The Battle of Trafalgar

Thatcher’s undoing may have been instigating the Poll Tax, or ‘Community Charge, a deeply regressive tax levied ‘per head’ that meant that a typical millionaire living alone in a mansion would pay less than a working couple, or family. This created more widespread protests that culminated in the riot in Trafalgar Square, or ‘Battle of Trafalgar’. After having waged campaigns against organised labour, the miners, ravers ( through ‘The Criminal Justice Act’ that criminalized gatherings ‘wholly or predominantly characterised by the emission of a succession of repetitive beats’) and hippies, a general attack on the poor proved to be a step too far. It also demonstrated a deep ignorance and disregard for British folk memory which still remembered the hated reputation of the Poll Tax of 1380 and its association with the subsequent Peasants’ Revolt. Far from being the ‘patriot prime minister’, she was a sworn enemy to many different segments of British society, especially the working classes, poor and disadvantaged.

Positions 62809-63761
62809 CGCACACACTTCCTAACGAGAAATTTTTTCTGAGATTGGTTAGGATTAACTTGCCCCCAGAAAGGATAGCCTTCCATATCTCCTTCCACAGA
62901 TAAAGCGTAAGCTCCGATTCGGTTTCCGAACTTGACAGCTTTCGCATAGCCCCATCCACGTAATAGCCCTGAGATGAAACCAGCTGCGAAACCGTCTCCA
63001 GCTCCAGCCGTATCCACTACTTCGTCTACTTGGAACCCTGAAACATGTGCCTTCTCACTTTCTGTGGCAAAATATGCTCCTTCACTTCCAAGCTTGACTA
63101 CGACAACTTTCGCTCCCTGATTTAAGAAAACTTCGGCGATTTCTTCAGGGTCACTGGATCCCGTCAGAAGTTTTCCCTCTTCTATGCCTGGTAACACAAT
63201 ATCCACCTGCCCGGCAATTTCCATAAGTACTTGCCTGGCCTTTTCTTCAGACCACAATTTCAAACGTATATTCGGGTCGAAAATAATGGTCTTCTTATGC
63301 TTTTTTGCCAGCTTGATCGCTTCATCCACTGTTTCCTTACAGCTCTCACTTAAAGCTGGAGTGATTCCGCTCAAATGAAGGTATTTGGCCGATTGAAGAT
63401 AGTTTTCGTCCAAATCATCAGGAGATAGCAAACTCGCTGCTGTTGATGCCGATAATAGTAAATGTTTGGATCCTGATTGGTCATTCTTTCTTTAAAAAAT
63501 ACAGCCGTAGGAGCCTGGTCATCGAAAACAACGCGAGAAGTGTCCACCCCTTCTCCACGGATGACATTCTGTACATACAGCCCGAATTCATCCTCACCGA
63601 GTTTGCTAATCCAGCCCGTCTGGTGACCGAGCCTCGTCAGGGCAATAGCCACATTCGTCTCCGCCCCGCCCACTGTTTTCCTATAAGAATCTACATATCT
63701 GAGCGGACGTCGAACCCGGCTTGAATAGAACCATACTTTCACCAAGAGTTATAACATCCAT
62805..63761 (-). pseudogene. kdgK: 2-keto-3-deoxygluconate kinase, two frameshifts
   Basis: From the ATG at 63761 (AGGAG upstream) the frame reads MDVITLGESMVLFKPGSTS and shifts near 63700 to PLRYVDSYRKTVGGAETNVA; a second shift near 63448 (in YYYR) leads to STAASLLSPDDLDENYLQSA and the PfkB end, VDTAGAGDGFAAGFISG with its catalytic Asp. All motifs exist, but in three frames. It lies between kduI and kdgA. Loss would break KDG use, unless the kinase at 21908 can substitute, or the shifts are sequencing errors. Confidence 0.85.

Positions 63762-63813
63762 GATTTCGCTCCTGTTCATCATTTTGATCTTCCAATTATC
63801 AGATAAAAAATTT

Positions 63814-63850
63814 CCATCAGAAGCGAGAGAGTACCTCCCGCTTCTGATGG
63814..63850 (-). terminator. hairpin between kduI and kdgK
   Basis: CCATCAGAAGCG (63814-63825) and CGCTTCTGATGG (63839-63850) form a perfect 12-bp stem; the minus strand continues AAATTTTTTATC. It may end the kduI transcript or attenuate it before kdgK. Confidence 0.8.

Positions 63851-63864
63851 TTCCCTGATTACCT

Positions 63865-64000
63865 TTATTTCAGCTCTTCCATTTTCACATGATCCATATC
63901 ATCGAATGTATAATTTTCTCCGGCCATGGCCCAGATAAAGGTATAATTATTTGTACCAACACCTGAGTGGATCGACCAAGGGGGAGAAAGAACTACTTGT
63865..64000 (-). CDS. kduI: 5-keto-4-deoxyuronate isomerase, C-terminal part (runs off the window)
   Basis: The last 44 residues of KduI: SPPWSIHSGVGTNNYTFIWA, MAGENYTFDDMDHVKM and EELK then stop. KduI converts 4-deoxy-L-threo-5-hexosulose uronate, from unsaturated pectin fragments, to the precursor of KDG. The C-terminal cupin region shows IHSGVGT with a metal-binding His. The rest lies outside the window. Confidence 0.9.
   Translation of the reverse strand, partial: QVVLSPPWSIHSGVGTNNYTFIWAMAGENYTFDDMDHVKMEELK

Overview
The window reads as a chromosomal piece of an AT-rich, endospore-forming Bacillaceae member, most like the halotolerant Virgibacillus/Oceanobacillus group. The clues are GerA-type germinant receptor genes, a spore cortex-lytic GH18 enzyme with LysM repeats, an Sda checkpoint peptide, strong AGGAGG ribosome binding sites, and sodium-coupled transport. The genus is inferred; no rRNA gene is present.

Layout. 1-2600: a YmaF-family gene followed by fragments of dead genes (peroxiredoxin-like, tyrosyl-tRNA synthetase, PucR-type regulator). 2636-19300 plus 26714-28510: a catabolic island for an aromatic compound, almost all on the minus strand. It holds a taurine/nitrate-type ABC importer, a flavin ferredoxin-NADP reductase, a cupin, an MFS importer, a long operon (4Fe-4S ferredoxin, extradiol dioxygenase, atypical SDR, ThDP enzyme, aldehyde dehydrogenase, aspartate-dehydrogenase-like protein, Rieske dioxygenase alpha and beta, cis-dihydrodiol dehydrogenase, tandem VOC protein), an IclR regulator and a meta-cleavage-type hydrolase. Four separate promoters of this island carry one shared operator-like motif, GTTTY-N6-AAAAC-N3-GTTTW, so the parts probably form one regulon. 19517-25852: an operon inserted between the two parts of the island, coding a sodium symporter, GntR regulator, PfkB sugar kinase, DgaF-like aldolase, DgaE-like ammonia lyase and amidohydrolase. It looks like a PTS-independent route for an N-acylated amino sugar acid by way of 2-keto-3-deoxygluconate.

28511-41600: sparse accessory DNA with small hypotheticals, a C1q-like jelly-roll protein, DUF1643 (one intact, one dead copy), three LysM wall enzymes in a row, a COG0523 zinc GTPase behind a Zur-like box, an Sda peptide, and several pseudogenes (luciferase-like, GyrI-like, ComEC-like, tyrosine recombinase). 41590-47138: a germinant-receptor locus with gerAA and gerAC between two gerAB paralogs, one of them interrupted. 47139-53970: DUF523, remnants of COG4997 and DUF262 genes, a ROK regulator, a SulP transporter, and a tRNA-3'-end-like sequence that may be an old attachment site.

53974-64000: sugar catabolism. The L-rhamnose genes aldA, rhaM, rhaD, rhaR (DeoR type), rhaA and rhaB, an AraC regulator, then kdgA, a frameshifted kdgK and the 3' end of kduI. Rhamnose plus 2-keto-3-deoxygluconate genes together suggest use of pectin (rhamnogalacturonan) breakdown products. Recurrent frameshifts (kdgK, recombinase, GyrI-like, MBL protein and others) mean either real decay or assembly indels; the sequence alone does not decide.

‘Comfortable’ with apartheid … and paedophiles

She was also ‘comfortable’ with Apartheid, refused to sanction the South Africa government and according to Geoffrey Howe, one of her closest allies, Mrs Thatcher regarded the Nelson Mandela’s ANC as a ‘typical terrorist organisation’, as late as 1987. In addition to this one of her closer friends, who spent 11 New Years celebrations with her, was the serial paedophile Jimmy Savile, responsible for hundreds of cases of rape and sexual abuse, including abuse of the mentally ill and prison inmates. Savile’s abuse was ‘common knowledge’ at the BBC and at other institutes that he worked at. That MI5 hadn’t vetted Savile, or did not know of his activity, beggars belief since he was also friendly with members of the ‘Royal Family’.

A legacy of division